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6 Responses to
Stereotypes: a load of bull
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Yana 4:48 pm 29 Apr 19

They have a reputation for a reason….if attacks weren’t happening so often, there wouldn’t be a reputation?
My heart breaks for these dogs on “death row” at the pound. They are popular because they are tough, they look tough and have massive jaws and when in fight-mode, are bloody scary. It’s not their fault, though. Lots of it is how they are raised but as someone else pointed out, if they are dim-witted and territorial…not a good mix.
My own experience with them was when my dear cat got mauled to death by 3 staffies that lived next door – in our yard. They were not all trained to be violent.
Maybe they are extremely friendly, with those they love…I.
I’m sure they are, people seem to adore their staffies.
The old argument “any dog can be dangerous”. I’d rather take my chances with a few daschunds or cavaliers than a few bullies! I do feel sad for all the unwanted ones though.

    Michelle Robertson 5:25 pm 09 May 19

    Hi Yana,
    So very sorry about your cat! What a terrible thing to happen.
    And yes, it always comes down to us as owners to be responsible. I live in hope that one day we will ALWAYS do the right thing by our pets and as a society not have to deal with the horrible consequences of untrained, unloved and unsocialised dogs.
    Thanks for reading this article and for commenting.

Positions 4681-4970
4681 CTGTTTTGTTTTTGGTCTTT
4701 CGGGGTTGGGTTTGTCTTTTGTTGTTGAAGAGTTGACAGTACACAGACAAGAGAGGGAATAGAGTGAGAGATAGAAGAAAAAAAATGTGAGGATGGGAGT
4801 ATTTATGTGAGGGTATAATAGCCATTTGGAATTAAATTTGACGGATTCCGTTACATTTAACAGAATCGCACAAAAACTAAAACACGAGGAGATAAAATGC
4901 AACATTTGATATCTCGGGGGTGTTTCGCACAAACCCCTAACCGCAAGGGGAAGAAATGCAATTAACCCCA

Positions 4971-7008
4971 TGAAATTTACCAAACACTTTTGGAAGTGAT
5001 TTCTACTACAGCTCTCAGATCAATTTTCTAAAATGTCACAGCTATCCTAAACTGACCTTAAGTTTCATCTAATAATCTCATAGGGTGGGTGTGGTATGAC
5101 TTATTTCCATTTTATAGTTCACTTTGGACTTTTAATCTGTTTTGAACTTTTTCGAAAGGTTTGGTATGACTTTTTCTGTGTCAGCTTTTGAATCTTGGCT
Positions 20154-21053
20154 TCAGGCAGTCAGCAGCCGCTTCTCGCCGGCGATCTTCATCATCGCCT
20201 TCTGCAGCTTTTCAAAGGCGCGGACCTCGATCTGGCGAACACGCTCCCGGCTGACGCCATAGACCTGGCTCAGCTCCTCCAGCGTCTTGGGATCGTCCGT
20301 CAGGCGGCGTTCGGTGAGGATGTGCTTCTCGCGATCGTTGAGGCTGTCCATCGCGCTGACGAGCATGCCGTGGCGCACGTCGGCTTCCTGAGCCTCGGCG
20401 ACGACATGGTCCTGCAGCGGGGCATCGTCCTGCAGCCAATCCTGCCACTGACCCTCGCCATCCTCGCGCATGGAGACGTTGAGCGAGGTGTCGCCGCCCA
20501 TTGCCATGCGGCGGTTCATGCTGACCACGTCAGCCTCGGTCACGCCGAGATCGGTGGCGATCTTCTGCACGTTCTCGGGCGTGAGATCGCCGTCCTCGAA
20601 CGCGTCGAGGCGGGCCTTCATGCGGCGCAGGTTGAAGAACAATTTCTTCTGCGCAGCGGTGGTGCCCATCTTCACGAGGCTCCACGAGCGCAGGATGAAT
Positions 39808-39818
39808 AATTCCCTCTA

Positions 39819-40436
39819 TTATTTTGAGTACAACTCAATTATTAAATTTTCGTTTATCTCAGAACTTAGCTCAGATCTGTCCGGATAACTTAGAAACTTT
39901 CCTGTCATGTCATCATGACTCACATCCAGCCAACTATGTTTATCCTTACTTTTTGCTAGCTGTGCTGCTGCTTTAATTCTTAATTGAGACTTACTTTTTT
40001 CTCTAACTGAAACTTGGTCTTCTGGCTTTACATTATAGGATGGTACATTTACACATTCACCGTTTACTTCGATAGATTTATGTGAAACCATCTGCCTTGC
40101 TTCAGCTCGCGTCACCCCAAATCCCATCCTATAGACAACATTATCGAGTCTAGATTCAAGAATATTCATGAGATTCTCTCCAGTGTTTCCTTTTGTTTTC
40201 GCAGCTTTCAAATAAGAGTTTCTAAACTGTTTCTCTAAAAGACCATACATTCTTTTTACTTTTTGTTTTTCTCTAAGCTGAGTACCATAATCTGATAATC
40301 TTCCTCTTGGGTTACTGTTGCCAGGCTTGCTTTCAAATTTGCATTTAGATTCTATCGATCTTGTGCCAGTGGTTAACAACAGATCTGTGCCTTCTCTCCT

Michelle

Ommis 6:52 am 23 Apr 19

While the “bully” breeds may not be any more aggressive than other breeds, the result of any aggression that does occur can be far greater due to their jaw strength. Smaller breeds really don’t get a second chance if a quarrel should break out.
Responsible owners are great but there are some people who buy “bully” breeds for there intimidatory looks, and sometimes they are not particularly responsible people.

    Michelle Robertson 5:33 pm 09 May 19

    Thanks for the comment. I agree, we still have much work to do to ensure that all pet owners are responsible as many aren’t.

Gilavon 2:54 pm 21 Apr 19

The dominant “bully” breeds in Australia are the Staffordshire Bull Terrier, brindle-coloured, small, chunky, robust little dog and the English Bull Terrier, generally white (genetic throwback to the Dalmatian) unmistakable due to the flat, down face shape of the head, strong, muscular.

Both breeds are tremendously loyal, territorial, great “sufferers” (which make them excellent playing with children/infants) hilariously funny, a bit on the dim-witted side but possess a great sense of justice, they like to play mind games with you and make great, placid patients if suffering an injury.

Thoroughly recommended to any family wanting a knockabout dog but crucial to remember one thing: as long as you have them convinced you’re the better dog they will be the best pet you will ever have. If they sense your weakness and outwit you, you will suffer misery.